I’ve been using Emacs for more than a decade. In the very beginning, I was using Meadow, which was Emacs 20’s fork, for Windows, which supports Japanese and other languages better than the original at that time. I might have used Mule for Win32 for a moment, but I cannot recall.
For me, Emacs, or the fork was the gateway drug for Linux. When I first used Linux, certain things didn’t work compared to Windows, but certain things did work well, and those things were often Emacs stuff.
Fast-forward a few years, I bought iBook and admired the fact C-n, C-f, C-b, and C-p work universally. First-forward another few years, my project at work was in Android, and I started using Android Studio. Another Java project, IntelliJ IDEA. Slowly and lately I was adopting JetBrain’s IDEs. I also used Visual Studio Code. Awesome Emacs Keymap is great.
But now, I realized that my fingers don’t recall Emacs’s original keybindings sometimes. C-g during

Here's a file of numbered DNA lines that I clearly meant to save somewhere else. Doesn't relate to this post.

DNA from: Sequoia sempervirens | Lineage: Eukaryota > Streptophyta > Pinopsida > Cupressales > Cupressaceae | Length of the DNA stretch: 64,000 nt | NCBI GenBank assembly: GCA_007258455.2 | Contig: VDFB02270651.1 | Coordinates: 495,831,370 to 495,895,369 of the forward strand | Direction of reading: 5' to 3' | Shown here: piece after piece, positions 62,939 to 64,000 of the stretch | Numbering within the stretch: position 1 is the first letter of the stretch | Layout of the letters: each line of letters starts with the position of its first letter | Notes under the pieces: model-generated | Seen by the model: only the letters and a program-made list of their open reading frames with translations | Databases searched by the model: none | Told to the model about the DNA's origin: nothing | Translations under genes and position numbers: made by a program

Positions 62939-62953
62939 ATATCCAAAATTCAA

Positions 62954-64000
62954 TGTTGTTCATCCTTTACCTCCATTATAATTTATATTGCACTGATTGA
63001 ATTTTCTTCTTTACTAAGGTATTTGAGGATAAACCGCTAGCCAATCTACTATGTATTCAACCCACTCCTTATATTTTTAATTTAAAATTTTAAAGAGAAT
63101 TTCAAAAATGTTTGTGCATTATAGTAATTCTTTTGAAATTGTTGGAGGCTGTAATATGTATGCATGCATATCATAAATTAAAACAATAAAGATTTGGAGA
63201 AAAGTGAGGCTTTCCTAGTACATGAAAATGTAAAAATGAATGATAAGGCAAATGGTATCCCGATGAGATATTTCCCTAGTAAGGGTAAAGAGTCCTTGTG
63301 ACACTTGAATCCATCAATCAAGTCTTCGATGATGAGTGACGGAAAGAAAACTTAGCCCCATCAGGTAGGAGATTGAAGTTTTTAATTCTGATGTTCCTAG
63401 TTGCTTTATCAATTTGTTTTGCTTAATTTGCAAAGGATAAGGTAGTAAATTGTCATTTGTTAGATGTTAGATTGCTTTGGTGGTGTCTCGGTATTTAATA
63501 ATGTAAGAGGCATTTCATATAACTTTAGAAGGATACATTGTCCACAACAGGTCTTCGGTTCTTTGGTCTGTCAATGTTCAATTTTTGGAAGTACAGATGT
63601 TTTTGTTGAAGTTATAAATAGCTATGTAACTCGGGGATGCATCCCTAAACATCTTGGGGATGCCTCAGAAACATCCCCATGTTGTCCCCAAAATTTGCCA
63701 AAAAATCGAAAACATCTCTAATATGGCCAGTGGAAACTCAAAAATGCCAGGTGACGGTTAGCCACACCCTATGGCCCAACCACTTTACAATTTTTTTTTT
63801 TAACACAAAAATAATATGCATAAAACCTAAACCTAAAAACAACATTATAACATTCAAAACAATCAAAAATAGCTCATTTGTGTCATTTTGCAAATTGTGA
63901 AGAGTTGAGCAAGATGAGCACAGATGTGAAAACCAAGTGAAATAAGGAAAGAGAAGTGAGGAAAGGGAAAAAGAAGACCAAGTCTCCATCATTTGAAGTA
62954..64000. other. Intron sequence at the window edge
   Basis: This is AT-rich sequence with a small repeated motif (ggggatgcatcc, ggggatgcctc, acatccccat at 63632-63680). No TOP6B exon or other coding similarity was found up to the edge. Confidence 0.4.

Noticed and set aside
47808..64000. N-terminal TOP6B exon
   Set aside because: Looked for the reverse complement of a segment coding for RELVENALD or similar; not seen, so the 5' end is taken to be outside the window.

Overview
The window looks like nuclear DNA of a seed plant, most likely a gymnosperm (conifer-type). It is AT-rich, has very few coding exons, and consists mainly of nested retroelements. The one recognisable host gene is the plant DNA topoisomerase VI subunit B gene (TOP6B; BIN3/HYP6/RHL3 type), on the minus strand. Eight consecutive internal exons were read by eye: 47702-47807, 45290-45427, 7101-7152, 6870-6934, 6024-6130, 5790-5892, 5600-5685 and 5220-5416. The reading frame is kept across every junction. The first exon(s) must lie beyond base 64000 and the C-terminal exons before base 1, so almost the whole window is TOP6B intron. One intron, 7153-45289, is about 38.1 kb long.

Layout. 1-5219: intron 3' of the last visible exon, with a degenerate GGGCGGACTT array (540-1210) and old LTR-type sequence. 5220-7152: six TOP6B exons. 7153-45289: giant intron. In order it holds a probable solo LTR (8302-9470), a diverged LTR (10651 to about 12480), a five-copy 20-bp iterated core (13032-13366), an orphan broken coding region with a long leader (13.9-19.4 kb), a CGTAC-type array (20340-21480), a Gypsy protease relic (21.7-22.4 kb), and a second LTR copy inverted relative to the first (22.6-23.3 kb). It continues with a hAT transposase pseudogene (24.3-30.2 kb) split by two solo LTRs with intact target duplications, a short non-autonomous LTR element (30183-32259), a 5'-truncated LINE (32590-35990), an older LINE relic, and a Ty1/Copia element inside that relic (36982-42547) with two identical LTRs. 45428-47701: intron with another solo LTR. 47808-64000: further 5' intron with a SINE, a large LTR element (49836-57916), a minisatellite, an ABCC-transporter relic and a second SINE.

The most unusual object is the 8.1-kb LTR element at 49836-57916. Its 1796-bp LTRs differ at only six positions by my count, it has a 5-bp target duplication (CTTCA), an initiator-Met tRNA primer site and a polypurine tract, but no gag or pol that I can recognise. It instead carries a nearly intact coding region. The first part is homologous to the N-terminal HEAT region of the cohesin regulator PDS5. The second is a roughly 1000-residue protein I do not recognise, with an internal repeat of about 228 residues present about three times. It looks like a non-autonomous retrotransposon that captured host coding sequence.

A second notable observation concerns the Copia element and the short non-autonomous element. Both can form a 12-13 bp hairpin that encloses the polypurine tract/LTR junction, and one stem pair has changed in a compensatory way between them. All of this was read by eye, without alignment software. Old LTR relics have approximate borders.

isearch-forward moved my cursor to a surprising position. Seems I’m used to its half-emulated behavior on some other non-Emacs IDEs/editors. The original Emacs is now “surprising” for me.
That makes me sad.
So, I’m adding
alias e='emacsclient --no-wait' on my ~/.zshrc. I tend to use
code ... to start Visual Studio Code. I could replace this use-case with Emacs. Creating a full-fledged IDE from Emacs would be impossible, but Language Server Protocol could make IDE features more editor-agnostic. Emacs Lisp has lexical binding since 24.1.
Ditching Emacs is like dressing like the 20s. I’m old. I can be just old-school regarding Emacs.